Even the most outdoorsy among us can enjoy indoor time when the holidays roll around. While this year may have had its ups and downs, there was no shortage of excellent books—both fiction and non-fiction—about birds, nature, and the environment to curl up with. Here are a few of the favorites.
I’m in the mood to be awed by birds. Becoming enthralled with another species can teach us lots about the world and ourselves. In A Most Remarkable Creature (Knopf, $30, 384 pages), indie rock musician Jonathan Meiburg’s debut book, the author’s decades-long fascination with Striated Caracaras finds him chasing the birds through remote areas of South America. The enigmatic and intelligent raptors, whose presence on the remote mystified Charles Darwin in the 1830s, captivated Meiburg as a college graduate nearly two centuries later. His search to uncover the evolutionary mystery of caracaras is part travelogue, part natural history, and fully an ode to these resilient birds.
Also try: The Hummingbirds’ Gift, by Sy Montgomery (Atria, $20, 96 pages), a true account of the author’s experience helping a friend to raise baby hummingbirds.
I’m in the mood to have hope for our future. Reading about climate change doesn’t have to be all doom and gloom. The thought-provoking premise of Pulitzer Prize-winning journalist Elizabeth Kolbert’s Under a White Sky (Crown, $28, 256 pages) acknowledges that humans have seriously interfered with Earth’s natural processes, but also delves into new technologies and methods of tinkering that can mitigate damage we’ve caused, whether by genetically altering destructive invasive species or shooting reflective particles into the stratosphere. The author’s in-depth reporting and curiosity about new innovations offers no prescription but is sure to get readers thinking.
I’m in the mood to bond with kiddos. If you’re ready to skip adult reading, try Bird Boy (Knopf, $18, 32 pages), by Matthew Burgess, which tells a familiar new-kid-at-school tale with an avian twist. Nico ignores whispering kids on the playground and spends his time watching the birds, instead. Soon, kids fondly nickname him “Bird Boy,” and Nico makes friends who are excited to discover the joy of birds, too.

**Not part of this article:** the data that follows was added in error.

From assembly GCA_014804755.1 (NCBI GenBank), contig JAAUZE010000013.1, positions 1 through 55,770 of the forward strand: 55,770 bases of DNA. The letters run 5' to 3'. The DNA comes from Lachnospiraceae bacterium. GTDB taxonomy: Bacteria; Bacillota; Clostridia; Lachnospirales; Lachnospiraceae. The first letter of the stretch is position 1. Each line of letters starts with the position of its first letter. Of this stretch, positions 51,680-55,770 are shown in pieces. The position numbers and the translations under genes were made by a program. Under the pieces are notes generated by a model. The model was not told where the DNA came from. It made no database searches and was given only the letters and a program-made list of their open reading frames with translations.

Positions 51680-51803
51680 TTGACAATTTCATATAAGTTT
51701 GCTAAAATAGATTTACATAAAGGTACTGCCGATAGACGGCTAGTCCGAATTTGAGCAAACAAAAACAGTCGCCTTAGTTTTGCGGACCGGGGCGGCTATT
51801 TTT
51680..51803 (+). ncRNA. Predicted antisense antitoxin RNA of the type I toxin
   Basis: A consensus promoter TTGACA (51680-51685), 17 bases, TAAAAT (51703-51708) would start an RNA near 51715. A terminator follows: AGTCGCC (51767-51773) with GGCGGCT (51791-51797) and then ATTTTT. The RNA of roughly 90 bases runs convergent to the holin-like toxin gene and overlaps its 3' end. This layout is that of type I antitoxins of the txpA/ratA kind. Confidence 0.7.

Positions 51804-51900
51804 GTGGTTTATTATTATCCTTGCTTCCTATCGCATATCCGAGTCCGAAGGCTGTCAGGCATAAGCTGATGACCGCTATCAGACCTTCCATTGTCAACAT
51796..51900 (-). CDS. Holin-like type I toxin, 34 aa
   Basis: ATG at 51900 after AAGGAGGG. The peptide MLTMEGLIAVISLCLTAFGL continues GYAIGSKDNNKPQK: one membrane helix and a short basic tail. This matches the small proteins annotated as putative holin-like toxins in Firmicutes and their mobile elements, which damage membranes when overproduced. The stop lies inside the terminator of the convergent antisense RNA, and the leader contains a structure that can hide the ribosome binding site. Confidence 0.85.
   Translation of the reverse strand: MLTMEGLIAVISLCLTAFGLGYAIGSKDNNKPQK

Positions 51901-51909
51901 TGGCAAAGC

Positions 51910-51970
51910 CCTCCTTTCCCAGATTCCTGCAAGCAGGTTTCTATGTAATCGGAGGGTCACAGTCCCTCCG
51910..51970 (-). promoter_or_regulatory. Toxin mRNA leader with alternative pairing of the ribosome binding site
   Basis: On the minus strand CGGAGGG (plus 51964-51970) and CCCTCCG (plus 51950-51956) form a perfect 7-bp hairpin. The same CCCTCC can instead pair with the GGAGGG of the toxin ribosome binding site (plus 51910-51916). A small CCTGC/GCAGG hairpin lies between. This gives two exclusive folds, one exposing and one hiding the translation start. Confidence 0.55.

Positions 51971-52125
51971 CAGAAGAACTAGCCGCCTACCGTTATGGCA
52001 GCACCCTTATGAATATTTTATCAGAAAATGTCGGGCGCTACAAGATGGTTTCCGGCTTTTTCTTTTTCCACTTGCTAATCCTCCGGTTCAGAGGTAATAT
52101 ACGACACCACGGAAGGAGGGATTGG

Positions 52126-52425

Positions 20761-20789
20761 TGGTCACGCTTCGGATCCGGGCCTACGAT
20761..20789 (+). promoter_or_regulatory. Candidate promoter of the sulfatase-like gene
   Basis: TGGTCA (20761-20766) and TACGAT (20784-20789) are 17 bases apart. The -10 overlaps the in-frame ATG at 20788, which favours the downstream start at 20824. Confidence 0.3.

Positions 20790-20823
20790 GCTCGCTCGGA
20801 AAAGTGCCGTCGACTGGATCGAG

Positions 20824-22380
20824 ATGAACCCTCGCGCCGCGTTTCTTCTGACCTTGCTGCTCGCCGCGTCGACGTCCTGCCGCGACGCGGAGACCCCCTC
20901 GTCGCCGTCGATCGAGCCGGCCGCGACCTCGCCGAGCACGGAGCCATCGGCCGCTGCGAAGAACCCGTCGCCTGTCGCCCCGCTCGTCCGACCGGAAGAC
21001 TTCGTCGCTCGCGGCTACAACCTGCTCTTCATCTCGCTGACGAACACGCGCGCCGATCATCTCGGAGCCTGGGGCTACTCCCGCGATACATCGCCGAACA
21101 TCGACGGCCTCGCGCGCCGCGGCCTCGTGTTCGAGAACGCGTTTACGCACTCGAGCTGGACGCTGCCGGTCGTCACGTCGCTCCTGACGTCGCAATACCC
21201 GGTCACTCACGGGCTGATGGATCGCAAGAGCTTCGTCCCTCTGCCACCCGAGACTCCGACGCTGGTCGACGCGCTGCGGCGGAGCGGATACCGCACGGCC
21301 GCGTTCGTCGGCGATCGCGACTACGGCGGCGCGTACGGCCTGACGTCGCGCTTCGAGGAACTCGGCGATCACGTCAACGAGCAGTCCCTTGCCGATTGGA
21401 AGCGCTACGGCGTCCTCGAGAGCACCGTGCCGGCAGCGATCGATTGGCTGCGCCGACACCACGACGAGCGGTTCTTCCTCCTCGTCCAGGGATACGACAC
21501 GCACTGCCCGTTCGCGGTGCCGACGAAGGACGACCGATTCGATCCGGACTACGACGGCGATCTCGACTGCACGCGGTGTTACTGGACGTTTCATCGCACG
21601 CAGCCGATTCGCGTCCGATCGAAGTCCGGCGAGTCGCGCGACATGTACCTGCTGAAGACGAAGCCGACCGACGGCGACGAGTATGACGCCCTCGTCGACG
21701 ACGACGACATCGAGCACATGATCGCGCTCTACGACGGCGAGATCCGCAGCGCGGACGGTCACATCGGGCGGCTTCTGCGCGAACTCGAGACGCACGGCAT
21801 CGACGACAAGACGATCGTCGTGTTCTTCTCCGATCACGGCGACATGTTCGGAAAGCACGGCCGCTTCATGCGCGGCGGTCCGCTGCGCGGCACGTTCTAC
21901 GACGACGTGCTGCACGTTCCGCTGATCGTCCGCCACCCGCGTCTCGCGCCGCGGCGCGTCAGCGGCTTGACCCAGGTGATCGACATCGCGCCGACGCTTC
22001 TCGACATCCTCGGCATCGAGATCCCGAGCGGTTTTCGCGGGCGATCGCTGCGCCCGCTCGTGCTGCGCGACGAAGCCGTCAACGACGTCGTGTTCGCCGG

Also try: Fatima’s Great Outdoors (Kokila, $18, 40 pages), by Ambreen Tariq, a story about healing, identity, and belonging on a family camping trip; and (Roaring Brook Press, $18, 40 pages), by Carole Lindstrom, the winner of the 2021 Caldecott Medal and a stirring call to defend a precious resource.
I’m in the mood to get lost in speculative futures. No ecological thriller will keep you on the edge of your seat like Hummingbird Salamander, the latest by sci-fi maestro Jeff VanderMeer. “Jane Smith,” a security consultant living in a not-too-distant dystopian future, promises to show the reader “how the world ends.” She follows a note that directs her to a taxidermied hummingbird that should be extinct, which turns out to be an invitation to action from a mysterious South American heiress (who may also be an ecoterrorist). Jane chases a trail of clues through a world shaken by ecological destruction, climate change, and a pandemic.
Also try: Something New Under the Sun (Hogarth, $28, 368 pages), by Alexandra Kleeman, about A novelist who Travels to Hollywood to save his job as California’s drought-ravaged California burns all around him.
This story originally ran in the Winter 2021 issue. To receive our print magazine, sign up to become a member Donate today.